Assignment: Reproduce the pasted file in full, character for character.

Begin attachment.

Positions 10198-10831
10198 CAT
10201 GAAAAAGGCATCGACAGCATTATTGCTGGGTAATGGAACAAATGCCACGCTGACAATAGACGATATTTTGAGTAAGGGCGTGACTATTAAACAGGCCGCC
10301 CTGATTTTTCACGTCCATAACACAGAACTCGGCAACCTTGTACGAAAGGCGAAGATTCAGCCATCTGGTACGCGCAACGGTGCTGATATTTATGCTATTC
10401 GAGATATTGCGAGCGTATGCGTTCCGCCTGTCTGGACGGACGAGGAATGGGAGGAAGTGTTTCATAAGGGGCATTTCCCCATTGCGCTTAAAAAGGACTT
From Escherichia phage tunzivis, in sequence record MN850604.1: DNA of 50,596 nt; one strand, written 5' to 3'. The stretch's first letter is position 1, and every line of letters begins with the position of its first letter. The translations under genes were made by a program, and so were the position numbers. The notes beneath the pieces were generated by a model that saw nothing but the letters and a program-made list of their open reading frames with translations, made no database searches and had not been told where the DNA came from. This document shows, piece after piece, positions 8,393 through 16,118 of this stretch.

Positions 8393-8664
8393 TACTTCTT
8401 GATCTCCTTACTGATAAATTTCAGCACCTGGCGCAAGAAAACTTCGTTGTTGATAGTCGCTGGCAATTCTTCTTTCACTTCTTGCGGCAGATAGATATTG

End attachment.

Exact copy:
Positions 10198-10831
10198 CAT
10201 GAAAAAGGCATCGACAGCATTATTGCTGGGTAATGGAACAAATGCCACGCTGACAATAGACGATATTTTGAGTAAGGGCGTGACTATTAAACAGGCCGCC
10301 CTGATTTTTCACGTCCATAACACAGAACTCGGCAACCTTGTACGAAAGGCGAAGATTCAGCCATCTGGTACGCGCAACGGTGCTGATATTTATGCTATTC
10401 GAGATATTGCGAGCGTATGCGTTCCGCCTGTCTGGACGGACGAGGAATGGGAGGAAGTGTTTCATAAGGGGCATTTCCCCATTGCGCTTAAAAAGGACTT
From Escherichia phage tunzivis, in sequence record MN850604.1: DNA of 50,596 nt; one strand, written 5' to 3'. The stretch's first letter is position 1, and every line of letters begins with the position of its first letter. The translations under genes were made by a program, and so were the position numbers. The notes beneath the pieces were generated by a model that saw nothing but the letters and a program-made list of their open reading frames with translations, made no database searches and had not been told where the DNA came from. This document shows, piece after piece, positions 8,393 through 16,118 of this stretch.

Positions 8393-8664
8393 TACTTCTT
8401 GATCTCCTTACTGATAAATTTCAGCACCTGGCGCAAGAAAACTTCGTTGTTGATAGTCGCTGGCAATTCTTCTTTCACTTCTTGCGGCAGATAGATATTG